Hyperpolarization, but not depolarization, increases intracellular Ca2+ level in cultured chick myoblasts

Jae Yong Park, Doyun Lee, Ji Ung Maeng, Kyungjin Kim, Duk Su Koh

Research output: Contribution to journalArticlepeer-review

9 Citations (Scopus)


Ca2+ influx appears to be important for triggering myoblast fusion. It remains, however, unclear how Ca2+ influx rises prior to myoblast fusion. The present study examines a possible involvement of the voltage-dependent Ca2+ influx pathways. Treatment with the L-type Ca2+ channel blockers, diltiazem, and nifedipine did not alter cytosolic Ca2+ levels. Depolarization with high K+ solution and activation of Ca2+ channel with Bay K 8644, and agonist of voltage dependent Ca2+ channels, failed to elicit increases intracellular Ca2+ level, indicating the absence of depolarization-operated mechanisms. In contrast, phloretin, an agonist of Ca2+-activated potassium (KCa) channels, was able to hyperpolarize membrane potential and promoted Ca2+ influx. These effects were completely abolished by treatment of charybdotoxin, a specific inhibitor of KCa channels. In addition, gadolinium, a potent stretch-activated channel (SAC) blocker, prevented the phloretin-mediated Ca2+ increase, indicating the involvement of SACs in Ca2+ influx. Furthermore, phloretin stimulated precocious myoblast fusion and this effect was blocked with gadolinium or charybdotoxin. Taken together, these results suggest that induced hyperpolarization, but not depolarization increases Ca2+ influx through stretch-activated channels, and in turn triggers myoblast fusion.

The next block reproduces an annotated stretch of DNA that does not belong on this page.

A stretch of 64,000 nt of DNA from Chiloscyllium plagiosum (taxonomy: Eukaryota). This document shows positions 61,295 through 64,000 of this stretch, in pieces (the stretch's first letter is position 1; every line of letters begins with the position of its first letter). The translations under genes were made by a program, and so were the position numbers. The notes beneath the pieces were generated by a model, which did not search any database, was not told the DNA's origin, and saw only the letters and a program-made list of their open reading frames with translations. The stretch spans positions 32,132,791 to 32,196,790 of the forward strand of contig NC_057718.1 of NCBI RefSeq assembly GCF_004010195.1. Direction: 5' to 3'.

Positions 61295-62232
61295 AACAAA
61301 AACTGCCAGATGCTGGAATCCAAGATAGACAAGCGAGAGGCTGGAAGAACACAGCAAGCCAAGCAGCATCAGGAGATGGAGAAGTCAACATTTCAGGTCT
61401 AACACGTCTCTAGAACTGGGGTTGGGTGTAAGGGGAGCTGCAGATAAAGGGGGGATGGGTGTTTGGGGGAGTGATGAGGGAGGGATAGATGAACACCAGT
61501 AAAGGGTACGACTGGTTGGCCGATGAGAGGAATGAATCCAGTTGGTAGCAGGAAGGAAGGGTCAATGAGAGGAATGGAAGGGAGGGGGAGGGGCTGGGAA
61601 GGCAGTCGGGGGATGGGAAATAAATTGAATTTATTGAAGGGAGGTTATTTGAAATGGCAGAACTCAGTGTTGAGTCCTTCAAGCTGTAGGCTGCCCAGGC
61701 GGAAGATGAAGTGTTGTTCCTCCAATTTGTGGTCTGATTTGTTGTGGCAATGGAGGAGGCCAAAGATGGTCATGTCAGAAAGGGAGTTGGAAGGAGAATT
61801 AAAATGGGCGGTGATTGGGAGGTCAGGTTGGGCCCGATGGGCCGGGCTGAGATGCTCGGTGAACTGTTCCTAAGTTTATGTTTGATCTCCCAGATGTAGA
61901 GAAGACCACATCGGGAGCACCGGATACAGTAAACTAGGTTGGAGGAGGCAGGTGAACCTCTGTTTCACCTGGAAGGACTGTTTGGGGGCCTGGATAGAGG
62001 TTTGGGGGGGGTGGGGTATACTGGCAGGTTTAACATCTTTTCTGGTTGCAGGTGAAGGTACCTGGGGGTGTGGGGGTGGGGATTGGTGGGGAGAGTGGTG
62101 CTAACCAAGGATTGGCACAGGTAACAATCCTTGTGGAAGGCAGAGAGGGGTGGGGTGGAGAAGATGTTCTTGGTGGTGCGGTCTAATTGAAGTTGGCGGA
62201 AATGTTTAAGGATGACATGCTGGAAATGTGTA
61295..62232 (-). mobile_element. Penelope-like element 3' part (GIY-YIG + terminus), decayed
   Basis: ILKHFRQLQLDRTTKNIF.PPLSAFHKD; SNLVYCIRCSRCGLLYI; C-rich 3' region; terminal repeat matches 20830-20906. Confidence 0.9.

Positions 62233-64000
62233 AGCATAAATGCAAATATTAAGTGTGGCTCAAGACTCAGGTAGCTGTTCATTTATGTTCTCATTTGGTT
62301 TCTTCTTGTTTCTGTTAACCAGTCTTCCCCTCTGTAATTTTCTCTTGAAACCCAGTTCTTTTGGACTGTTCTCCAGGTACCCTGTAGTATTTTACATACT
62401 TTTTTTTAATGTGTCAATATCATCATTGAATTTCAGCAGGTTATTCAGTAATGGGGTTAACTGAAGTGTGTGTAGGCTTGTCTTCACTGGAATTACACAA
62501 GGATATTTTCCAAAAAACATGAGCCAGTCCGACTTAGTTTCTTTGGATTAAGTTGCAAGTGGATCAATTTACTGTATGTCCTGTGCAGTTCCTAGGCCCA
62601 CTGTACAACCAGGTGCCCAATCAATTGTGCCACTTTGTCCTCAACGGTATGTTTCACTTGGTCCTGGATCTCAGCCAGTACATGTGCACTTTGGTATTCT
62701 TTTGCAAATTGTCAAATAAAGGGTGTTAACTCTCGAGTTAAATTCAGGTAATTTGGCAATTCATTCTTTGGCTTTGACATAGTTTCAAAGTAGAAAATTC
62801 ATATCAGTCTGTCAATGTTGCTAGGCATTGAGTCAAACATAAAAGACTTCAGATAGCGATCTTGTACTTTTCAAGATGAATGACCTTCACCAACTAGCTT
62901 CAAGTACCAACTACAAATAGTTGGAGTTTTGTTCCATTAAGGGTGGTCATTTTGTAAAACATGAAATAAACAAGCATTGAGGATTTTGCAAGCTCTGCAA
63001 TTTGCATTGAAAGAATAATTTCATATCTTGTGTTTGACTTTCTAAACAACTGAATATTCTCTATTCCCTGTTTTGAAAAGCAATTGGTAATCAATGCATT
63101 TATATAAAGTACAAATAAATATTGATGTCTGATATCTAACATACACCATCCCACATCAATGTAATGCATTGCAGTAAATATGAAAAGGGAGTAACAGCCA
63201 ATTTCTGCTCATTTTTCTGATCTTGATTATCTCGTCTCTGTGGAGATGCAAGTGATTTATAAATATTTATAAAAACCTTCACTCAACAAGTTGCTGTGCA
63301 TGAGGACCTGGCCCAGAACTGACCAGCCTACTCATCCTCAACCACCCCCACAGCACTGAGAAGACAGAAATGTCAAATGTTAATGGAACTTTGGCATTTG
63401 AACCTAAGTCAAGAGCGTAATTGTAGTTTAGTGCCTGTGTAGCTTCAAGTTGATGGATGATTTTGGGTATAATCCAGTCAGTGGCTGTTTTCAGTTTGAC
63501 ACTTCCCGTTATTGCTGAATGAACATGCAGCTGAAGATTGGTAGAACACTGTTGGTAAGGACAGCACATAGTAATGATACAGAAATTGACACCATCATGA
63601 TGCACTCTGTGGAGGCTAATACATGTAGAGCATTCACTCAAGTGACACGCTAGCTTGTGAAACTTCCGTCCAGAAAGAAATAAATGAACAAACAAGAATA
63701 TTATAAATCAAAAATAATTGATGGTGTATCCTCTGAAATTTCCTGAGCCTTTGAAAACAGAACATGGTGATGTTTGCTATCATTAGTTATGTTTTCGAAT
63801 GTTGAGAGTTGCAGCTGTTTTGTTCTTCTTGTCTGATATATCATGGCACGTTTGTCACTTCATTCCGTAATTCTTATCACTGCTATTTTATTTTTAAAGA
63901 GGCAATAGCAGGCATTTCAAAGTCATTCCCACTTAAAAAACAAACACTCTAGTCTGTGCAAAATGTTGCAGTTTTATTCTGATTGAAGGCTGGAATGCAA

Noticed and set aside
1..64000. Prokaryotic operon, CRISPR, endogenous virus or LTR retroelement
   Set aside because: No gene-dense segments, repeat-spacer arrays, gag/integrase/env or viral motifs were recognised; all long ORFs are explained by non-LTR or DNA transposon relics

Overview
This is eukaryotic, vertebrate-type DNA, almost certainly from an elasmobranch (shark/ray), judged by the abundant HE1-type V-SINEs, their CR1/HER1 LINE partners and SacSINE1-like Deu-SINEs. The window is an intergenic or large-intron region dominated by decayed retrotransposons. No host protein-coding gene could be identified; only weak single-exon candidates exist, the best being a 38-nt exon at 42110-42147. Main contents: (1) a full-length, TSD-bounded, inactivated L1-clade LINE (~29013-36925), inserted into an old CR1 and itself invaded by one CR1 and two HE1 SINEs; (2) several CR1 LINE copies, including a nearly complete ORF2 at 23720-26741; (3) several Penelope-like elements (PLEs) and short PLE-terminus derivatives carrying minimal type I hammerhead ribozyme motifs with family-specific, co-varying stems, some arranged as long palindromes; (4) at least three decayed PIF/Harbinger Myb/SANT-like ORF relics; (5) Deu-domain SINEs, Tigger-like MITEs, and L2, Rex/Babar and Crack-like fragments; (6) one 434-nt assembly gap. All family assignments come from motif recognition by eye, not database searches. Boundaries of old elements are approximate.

Original languageEnglish
Pages (from-to)1176-1182
Number of pages7
JournalBiochemical and biophysical research communications
Issue number4
Publication statusPublished - 2002
Externally publishedYes

Bibliographical note

Funding Information:
This work was supported by a grant from the Korea Research Foundation. Jae-Yong Park, Doyun Lee, and Ji-Ung Maeng are supported by a Brain Korea 21 research fellowship from the Korea Ministry of Education.


  • Ca influx
  • Hyperpolarization
  • K channels
  • Myoblast fusion
  • Stretch-activated channels

ASJC Scopus subject areas

  • Biophysics
  • Biochemistry
  • Molecular Biology
  • Cell Biology


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